Edgewood College’s Tony Garcia Talks about New Edgewood Initiatives
Institutional Rebounding
Tony Garcia has been engaged in diversity, equity and inclusion
issues at Edgewood College for the past 10 years.
“Prior to this semester, I have not been on campus but for a handful of times after hours because I have responsibility for a two-year-old here,” Garcia said. “I was
living with family as well,
my parents and my grandmother who was 93-years-old. I was being very mindful of putting myself into a position where I could possibly
contract the corona
virus. And so I’ve been working remotely until this semester. I’m still working from home, but I am starting to move into campus and get back
into the
office a little more regularly. Every other week, I am beginning to show back on campus and work from my office. That being said, it’s great being on

Last spring and summer, Edgewood College operated virtually.

“It was a hard transition for everyone, not only not knowing what was going to happen, but also virtually moving all classes from in-person to a virtual environment
and trying to continue to ensure that students felt engaged and that our faculty and staff felt equipped with technology and best practices to serve our students
virtually,” Garcia said. “So there was definitely like everywhere else a learning curve.”

Last summer also brought a change in leadership to Edgewood when Dr. Andrew “Andy” Manion was hired as president of Edgewood College. The fall semester
began the long transition back to bringing everyone back to campus.

“In the fall, this current academic year, we made a commitment to continue to be safe as a community,” Garcia said. “And our employees, both faculty and staff,
have been given options to work from home synchronously or asynchronously. And students have had the same option. Our residence halls are still open. We still
have faculty who are teaching inperson. We’ve leveraged student assistants for those faculty members who are teaching from home. But there are students in
class experiencing the lecture and engaging. We’ve had student workers and teaching assistants who are helping out with technology. For a faculty member to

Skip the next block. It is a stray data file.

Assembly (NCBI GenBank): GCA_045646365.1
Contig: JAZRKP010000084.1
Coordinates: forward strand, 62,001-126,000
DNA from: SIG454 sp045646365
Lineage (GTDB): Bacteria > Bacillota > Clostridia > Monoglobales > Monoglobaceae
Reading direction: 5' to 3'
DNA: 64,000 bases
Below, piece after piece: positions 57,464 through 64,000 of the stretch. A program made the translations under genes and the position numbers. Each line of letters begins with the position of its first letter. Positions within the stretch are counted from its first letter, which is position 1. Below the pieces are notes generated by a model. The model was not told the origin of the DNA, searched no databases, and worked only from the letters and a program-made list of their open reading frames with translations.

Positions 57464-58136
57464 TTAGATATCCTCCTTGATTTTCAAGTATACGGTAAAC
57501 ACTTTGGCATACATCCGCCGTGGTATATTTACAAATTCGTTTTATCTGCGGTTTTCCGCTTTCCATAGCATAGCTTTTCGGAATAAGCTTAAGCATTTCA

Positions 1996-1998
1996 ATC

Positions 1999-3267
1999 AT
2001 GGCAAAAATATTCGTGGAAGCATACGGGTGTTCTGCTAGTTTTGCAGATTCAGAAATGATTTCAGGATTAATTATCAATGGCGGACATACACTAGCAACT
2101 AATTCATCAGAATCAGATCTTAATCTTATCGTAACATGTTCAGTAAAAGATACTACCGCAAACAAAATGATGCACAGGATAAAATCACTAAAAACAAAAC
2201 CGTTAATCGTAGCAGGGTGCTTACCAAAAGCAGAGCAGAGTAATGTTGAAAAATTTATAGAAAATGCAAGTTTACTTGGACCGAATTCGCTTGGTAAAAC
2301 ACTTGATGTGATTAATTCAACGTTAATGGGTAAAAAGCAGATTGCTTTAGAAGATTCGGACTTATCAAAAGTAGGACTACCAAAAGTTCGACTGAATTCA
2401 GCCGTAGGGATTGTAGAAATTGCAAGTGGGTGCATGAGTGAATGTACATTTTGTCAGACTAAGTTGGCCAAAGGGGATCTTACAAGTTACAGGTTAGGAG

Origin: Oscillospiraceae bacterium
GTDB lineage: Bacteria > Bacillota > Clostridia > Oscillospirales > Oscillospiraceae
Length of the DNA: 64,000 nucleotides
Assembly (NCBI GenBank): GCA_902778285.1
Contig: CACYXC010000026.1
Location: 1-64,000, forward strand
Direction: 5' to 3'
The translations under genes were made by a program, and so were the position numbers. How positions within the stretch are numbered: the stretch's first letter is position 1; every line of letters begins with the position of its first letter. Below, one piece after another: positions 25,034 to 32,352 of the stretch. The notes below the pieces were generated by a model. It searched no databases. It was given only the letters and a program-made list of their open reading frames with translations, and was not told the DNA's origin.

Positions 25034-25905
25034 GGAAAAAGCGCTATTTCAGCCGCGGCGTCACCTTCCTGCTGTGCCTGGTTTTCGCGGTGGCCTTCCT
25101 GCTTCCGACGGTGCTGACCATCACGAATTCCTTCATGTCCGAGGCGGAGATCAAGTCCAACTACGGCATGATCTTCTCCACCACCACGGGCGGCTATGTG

teach from home and have students in a classroom and students on a computer screen as well could be challenging. So we’ve had student teachers and
assistants who have helped out a lot. It’s been a challenge, of course, to really embrace our values of community and doing that in a virtual environment. That’s
been tough. Zoom or Webex screen-time fatigue sets in. We’ve heard from our campus — faculty, staff and students — that folks want to stay connected.”

And as Edgewood tested the waters and paid close attention to the science, they decided to come back to campus completely.

“And recently, the Edgewood College leadership team made a decision,” Garcia said. “They committed that if all goes well, in the fall, we will be inperson. Our
students and incoming freshmen or folks who are new to the Edgewood community can expect to be on campus come fall semester, taking classes. We’ve been
encouraging our workforce right now to get the vaccine. There are a lot of options for folks. And so we are pushing that right now. We’re hopeful that our faculty and
staff take advantage of all of the accessibility to the vaccine in Dane County and the Madison area. And then in the fall, we’ve made a commitment to be in-person.”
But while the Edgewood College community will be coming back to its Madison campus, that doesn’t mean that it will be coming back to life as normal. It will be
coming back to Back to Better, which means becoming an antiracist institution under the leadership of Manion and his leadership team, which includes Garcia,
who was named interim associate vice-president of diversity, equity and inclusion in January. And since he assumed his duties last summer, Manion has been
taking actions and instituting initiatives to effect change at Edgewood made possible, in part, to the pause created by the pandemic and a recommitment to its
Dominican antiracist values.

Next Issue: Change at Edgewood
Part 1 of 2
By Jonathan Gramling

Almost two years ago, Edgewood College pretty much bottomed out in terms of its reputation as
it related to race relations on its campus. Former Dean of Students Tony Chambers had gone
public about the difficult conditions that people of color faced on the campus. Chambers
statements had been echoed privately and publicly by Edgewood students of color.

During the reverberations from the expose, the president and some other staff and faculty left.
And Tony Garcia, who had worked on diversity issues on the campus for the past eight years,
contemplated leaving Edgewood College. It seemed that everything in Garcia’s life was up-for-
grabs and when the COVID-19 pandemic hit last March, Garcia wound up taking care of his two-
year-old daughter at his family’s home in Waukesha and continuing to work for Edgewood
remotely and virtually.